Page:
Despite its struggles to compete with other social networks, Twitter (NYSE:TWTR) has had a surprisingly strong 2017. It regularly surpassed earnings expectations, management is about to make good on its plans to produce a profit in the fourth quarter, and the stock produced a greater-than-50% return year to date.

2018 could be another year of resetting for Twitter as it works to get revenue moving in the right direction again following a year of declines. Those profits Twitter expects in the fourth quarter might not show up again until late 2018 now that management's cost-cutting efforts are complete. Here's what investors should expect over the next year from Twitter.

A wood carving of the Twitter bird set on ivy.

Image source: Twitter, Copyright Marisa Allegra Williams (@marisa) for Twitter, Inc.

No more cost-cutting

Twitter CFO Ned Seagal told investors management has no more room to cut costs going forward.

Twitter slashed its sales and research and development teams over the last year or so, and started focusing on its most profitable products. That resulted in a decline in revenue in each of Twitter's first three quarters for the year, but expenses fell even faster. The high end of management's fourth-quarter outlook indicates it's on track to produce a profit in the fourth quarter.

Starting next year, Twitter will invest selectively in new products and opportunities. Specifically, it's going to ramp up its sales team again to promote its growing daily active user (DAU) count and its improving return on investment for its advertising. Twitter is also expanding its data-licensing business, targeting small developers.

Without any additional room to cut costs, Twitter's only option to maintain its planned profitability is to start growing revenue again.

Revenue growth will be backloaded on the year

To the extent Twitter grows its revenue base next year (analysts are expecting about 6% growth in 2018), most of it (if not all) will come in the second half of the year.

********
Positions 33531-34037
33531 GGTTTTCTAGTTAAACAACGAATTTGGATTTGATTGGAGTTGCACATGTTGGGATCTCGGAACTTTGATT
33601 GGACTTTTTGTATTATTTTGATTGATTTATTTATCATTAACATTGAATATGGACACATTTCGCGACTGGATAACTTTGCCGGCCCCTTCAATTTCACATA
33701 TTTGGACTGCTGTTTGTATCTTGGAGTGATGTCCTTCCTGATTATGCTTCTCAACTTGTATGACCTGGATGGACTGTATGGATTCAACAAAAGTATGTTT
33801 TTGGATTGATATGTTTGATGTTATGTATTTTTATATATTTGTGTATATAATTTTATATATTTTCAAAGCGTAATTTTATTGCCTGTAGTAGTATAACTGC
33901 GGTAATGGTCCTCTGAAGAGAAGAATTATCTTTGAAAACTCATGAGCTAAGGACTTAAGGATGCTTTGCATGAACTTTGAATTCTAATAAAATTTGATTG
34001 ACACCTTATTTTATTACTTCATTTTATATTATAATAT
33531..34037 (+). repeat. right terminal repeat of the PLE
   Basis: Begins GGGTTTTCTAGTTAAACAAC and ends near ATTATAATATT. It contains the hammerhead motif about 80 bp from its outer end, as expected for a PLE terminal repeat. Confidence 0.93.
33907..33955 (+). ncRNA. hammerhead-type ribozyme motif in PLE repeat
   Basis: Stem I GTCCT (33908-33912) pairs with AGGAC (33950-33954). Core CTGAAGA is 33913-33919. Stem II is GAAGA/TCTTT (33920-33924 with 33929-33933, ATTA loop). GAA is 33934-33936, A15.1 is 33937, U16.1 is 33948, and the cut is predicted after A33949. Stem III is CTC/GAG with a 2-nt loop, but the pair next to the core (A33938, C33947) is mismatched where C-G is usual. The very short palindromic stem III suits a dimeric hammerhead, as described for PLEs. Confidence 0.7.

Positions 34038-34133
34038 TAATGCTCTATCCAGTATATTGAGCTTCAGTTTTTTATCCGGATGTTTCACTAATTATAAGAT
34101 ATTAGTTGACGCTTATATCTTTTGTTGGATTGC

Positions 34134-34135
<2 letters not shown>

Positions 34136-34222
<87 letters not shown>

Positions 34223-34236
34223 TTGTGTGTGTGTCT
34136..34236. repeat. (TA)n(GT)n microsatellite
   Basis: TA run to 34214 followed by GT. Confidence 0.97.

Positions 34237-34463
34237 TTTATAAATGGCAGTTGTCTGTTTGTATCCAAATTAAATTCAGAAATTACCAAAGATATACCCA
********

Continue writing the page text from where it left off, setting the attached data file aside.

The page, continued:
Earlier this year, Twitter shut down some less popular ad products including its ad-retargeting platform TellApart. Twitter began to shut down TellApart near the end of the second quarter this year, which will result in tougher comparable sales for Twitter in the first half of next year. Seagal said investors can expect about $20 million in negative impact in both the first and second quarters from the decision on TellApart.

Considering the fourth quarter is Twitter's strongest period, it's likely Twitter will once again show a loss through the first half of the year at least. The company's ability to become consistently profitable will depend on how well its strategic investments pay off.

Strategic investments

There are a few areas Twitter will invest in 2018.

  • Video: COO Anthony Noto wants Twitter to stream live video 24/7. While Twitter doesn't invest much in video upfront -- it operates using a revenue share model -- it will need to invest in video delivery, video ad formats, and promoting video to users. Video is already Twitter's largest ad format, and it's only going to get bigger in 2018.
  • Marketing: Now that Twitter has shown consistent DAU growth over the last six quarters or so and improving ad ROI, management says it has a new story to tell marketers. It's going to invest in a sales team to convince marketers to spend a larger portion of their ad budgets on Twitter. It's also investing in a new ad product for small businesses, where Twitter will manage ad campaigns for a flat monthly fee.
  • Product improvements: Twitter has consistently made product improvements over the past couple years in an effort to make Twitter more accessible and less prone to abuse. The team will continue to roll out new features to encourage further engagement on the platform and drive daily active user growth.

Modest expectations

Personally, I have modest expectations for Twitter after a not-as-bad-as-feared 2017. The company appears to be moving in the right direction, but it's still lagging well behind the competition in digital advertising. In a market dominated by just two companies, Twitter is left competing for scraps, and it still doesn't have the most compelling platform based on any of the metrics advertisers are looking for, like ad ROI or audience engagement.

Adam Levy has no position in any of the stocks mentioned. The Motley Fool owns shares of and recommends Twitter. The Motley Fool has a disclosure policy.